Léon Bottou – Two high stakes challenges in machine learning
Facebook AI Research
Léon Bottou received the Diplôme d’Ingénieur de l’École Polytechnique (X84) in 1987, the Magistère de Mathématiques Fondamentales et Appliquées et d’Informatique from École Normale Superieure in 1988, and a Ph.D. in Computer Science from Université de Paris-Sud in 1991. His research career took him to AT&T Bell Laboratories, AT&T Labs Research, NEC Labs America and Microsoft. He joined Facebook AI Research in 2015.
The long term goal of Léon’s research is to understand how to build human-level intelligence. Although reaching this goal requires conceptual advances that cannot be anticipated at this point, it certainly entails clarifying how to learn and how to reason. Leon Bottou best known contributions are his work on “deep” neural networks in the 90s, his work on large scale learning in the 00’s, and possibly his more recent work on causal inference in learning systems. Léon is also known for the DjVu document compression technology.
Abstract: This presentation describes and discusses two serious challenges:
Machine learning technologies are increasingly used in complex software systems such as those underlying internet services today or self-driving vehicles tomorrow. Despite famous successes, there is more and more evidence that machine learning components tend to disrupt established software engineering practices. I will present examples and offer an explanation of this annoying and often very costly effect. Our first high-stake challenge consists therefore in formulating sound and efficient engineering principles for machine learning applications.
Machine learning research can often be viewed as an empirical science. Unlike nearly all other empirical sciences, progress in machine learning has largely been driven by a single experimental paradigm: fitting a training set and reporting performance on a testing set. Three forces may terminate this convenient state of affairs: the first one is the engineering challenge outlined above, the second one arises from the statistics of large-scale datasets, and the third one is our growing ambition to address more serious AI tasks. Our second high-stakes challenge consists therefore in enriching our experimental repertoire, redefining our scientific processes, and still maintain our progress speed.
Jon Kleinberg – Social Interaction in Global Networks
Jon Kleinberg is the Tisch University Professor in the Departments of Computer Science and Information Science at Cornell University. His research focuses on issues at the interface of networks and information, with an emphasis on the social and information networks that underpin the Web and other on-line media.
He is a member of the National Academy of Sciences, the National Academy of Engineering, and the American Academy of Arts and Sciences; and he is the recipient of research fellowships from the MacArthur, Packard, Simons, and Sloan Foundations, as well as awards including the Nevanlinna Prize, the Harvey Prize, the ACM SIGKDD Innovation Award, and the ACM-Infosys Foundation Award in the Computing Sciences.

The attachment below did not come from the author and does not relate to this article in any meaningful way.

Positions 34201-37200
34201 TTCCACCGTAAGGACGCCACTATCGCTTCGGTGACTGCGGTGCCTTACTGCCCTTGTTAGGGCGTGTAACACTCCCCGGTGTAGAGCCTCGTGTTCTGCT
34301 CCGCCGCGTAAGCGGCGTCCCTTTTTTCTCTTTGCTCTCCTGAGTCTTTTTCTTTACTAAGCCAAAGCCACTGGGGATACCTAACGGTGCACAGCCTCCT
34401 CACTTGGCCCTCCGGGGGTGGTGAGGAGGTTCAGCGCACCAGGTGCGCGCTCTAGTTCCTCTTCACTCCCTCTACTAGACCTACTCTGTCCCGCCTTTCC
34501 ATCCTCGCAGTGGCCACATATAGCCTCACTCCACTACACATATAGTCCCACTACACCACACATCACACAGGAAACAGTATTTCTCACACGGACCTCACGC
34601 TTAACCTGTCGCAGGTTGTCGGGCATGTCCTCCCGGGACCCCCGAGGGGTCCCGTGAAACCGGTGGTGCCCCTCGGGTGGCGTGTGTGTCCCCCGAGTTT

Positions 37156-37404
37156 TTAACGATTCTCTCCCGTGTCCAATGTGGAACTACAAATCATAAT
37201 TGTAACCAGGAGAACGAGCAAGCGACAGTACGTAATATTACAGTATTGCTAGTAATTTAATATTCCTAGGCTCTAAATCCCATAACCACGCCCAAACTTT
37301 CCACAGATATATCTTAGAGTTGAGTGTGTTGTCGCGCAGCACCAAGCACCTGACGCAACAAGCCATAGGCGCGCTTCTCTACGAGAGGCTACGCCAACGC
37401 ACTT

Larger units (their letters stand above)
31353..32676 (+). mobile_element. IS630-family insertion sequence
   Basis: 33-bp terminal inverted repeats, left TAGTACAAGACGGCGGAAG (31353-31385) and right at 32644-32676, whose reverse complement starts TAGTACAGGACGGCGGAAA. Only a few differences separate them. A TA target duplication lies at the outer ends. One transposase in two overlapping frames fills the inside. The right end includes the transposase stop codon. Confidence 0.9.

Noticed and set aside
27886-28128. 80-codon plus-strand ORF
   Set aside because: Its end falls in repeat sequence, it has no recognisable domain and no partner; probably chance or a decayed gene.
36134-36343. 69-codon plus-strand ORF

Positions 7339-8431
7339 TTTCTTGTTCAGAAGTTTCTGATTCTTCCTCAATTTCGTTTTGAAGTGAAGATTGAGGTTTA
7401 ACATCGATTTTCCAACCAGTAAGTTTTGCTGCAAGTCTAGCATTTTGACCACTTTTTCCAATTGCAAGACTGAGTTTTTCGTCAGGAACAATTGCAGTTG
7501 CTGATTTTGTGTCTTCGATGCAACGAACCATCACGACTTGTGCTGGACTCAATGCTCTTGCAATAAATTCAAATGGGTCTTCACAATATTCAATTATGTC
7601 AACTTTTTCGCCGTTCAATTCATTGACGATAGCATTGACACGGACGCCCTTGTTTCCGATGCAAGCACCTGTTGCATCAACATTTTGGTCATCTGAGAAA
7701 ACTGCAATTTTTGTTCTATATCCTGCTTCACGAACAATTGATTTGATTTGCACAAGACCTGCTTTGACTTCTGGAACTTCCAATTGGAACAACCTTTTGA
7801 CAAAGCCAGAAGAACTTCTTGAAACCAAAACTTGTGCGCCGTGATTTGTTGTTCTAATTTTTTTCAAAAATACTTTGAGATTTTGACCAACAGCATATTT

Abstract: With an increasing amount of social interaction taking place in the digital domain, and often in public on-line settings, we are accumulating enormous amounts of data about phenomena that were once essentially invisible to us: the collective behavior and social interactions of hundreds of millions of people, recorded at unprecedented levels of scale and resolution. Analyzing this data computationally offers new insights into the design of on-line applications, as well as a new perspective on fundamental questions in the social sciences. We will review some of the basic issues around these developments; these include the problem of designing information systems in the presence of complex social feedback effects, and the emergence of a growing research interface between computing and the social sciences, facilitated by the availability of large new datasets on human interaction.
Susan Murphy – Learning Treatment Policies in Mobile Health
University of Michigan
Susan Murphy’s research focuses on improving sequential, individualized, decision making in health, in particular on clinical trial design and data analysis to inform the development of adaptive interventions (e.g. treatment policies). She is a leading developer of the Sequential Multiple Assignment Randomized Trial (SMART) design which has been and is being used by clinical researchers to develop adaptive interventions in depression, alcoholism, treatment of ADHD, substance abuse, HIV treatment, obesity, diabetes, autism and drug court programs. She collaborates with clinical scientists, computer scientists and engineers and mentors young clinical scientists on developing adaptive interventions.
Susan is currently working as part of several interdisciplinary teams to develop clinical trial designs and learning algorithms to settings in which patient information is collected in real time (e.g. via smart phones or other wearable devices) and thus sequences of interventions can be individualized online. She is a Fellow of the College on Problems in Drug Dependence, a former editor of the Annals of Statistics and is a 2013 MacArthur Fellow.
Abstract: We describe a sequence of steps that facilitate effective learning of treatment policies in mobile health. These include a clinical trial with associated sample size calculator and data analytic methods. An off-policy Actor-Critic algorithm is developed for learning a treatment policy from this clinical trial data. Open problems abound in this area, including the development of a variety of online predictors of risk of health problems, missing data and disengagement.